The auto industry is tooting its horn, and Sirius XM Radio (NASDAQ:SIRI) should be coming along for the ride.
Auto tracker Edmunds predicts that U.S. car sales will clock in at 15.5 million this year, up from its earlier forecast calling for 15 million light vehicles. If so, this would be the auto industry's strongest year since 2007 -- and Edmunds feels that there's room for even more improvement come 2014 given the long average age of cars presently on the road.
Demand is there. The new cars with new toys are compelling. As long as the economy doesn't collapse, it's going to be a good time to be behind the wheel of the automotive industry.
This is naturally great news for Sirius XM. It has a roughly 68% penetration rate in the automotive industry, meaning that more than two-thirds of the new cars rolling into showrooms these days come with Sirius or XM receivers. The satellite radio provider's 45% conversion rate last year means that nearly half of the buyers of cars with satellite receivers convert into self-paying customers after their free trials run out. The rough math means that an additional 500,000 cars in the market will translate into roughly 150,000 gross subscriber additions.
There's more to the math than that, of course, but the bottom line here is that Sirius XM thrives when the automotive industry is revving higher.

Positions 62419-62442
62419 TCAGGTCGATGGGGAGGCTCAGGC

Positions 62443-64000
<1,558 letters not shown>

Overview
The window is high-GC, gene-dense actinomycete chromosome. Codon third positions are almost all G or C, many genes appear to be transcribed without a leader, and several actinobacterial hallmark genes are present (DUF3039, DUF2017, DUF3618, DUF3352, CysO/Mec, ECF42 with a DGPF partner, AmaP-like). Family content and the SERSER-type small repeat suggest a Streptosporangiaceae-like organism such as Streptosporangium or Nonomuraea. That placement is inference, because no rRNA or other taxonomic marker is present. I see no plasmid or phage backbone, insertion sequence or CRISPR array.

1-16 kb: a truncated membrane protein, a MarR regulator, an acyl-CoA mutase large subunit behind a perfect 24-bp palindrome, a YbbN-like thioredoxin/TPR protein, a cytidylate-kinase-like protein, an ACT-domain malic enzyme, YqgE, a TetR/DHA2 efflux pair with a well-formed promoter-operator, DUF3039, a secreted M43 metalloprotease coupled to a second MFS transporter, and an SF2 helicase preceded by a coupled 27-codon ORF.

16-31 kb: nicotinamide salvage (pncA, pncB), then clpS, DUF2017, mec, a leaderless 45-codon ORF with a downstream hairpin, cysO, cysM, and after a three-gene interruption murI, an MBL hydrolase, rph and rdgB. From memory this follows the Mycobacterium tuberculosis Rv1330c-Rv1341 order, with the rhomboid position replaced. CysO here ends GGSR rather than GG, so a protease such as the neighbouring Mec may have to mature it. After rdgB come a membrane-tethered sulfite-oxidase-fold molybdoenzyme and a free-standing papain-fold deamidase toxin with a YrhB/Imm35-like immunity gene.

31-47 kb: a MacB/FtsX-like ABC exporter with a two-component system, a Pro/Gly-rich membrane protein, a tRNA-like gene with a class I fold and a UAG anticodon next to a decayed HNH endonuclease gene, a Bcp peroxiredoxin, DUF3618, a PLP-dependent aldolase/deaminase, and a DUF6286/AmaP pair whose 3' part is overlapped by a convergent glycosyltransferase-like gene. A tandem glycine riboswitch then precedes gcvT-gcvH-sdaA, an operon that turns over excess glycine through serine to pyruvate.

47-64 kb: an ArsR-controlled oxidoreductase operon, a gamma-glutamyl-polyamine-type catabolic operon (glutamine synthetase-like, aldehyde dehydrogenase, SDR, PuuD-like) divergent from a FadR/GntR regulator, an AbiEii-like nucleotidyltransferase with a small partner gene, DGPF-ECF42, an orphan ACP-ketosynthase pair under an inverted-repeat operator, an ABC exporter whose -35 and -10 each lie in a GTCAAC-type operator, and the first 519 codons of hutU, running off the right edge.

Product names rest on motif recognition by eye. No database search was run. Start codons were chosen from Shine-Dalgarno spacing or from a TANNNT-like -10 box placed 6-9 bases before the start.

Edmunds' upbeat revision comes as the major car makers posted generally positive sales reports for the month of March.
Ford and Fiat's Chrysler, in particular, had spectacular showings, with sales up 5.7% and 5%, respectively, in March. It was the strongest showing for either company since 2007. Rival automakers didn't have it as good, but the collective reports this morning was enough to get Edmunds to jack up its 2013 goal.
The car buyers are coming. Now it's up to Sirius XM to keep them.
Longtime Fool contributor Rick Munarriz owns shares of Ford. The Motley Fool recommends and owns shares of Ford. Try any of our Foolish newsletter services free for 30 days. We Fools may not all hold the same opinions, but we all believe that considering a diverse range of insights makes us better investors. The Motley Fool has a disclosure policy.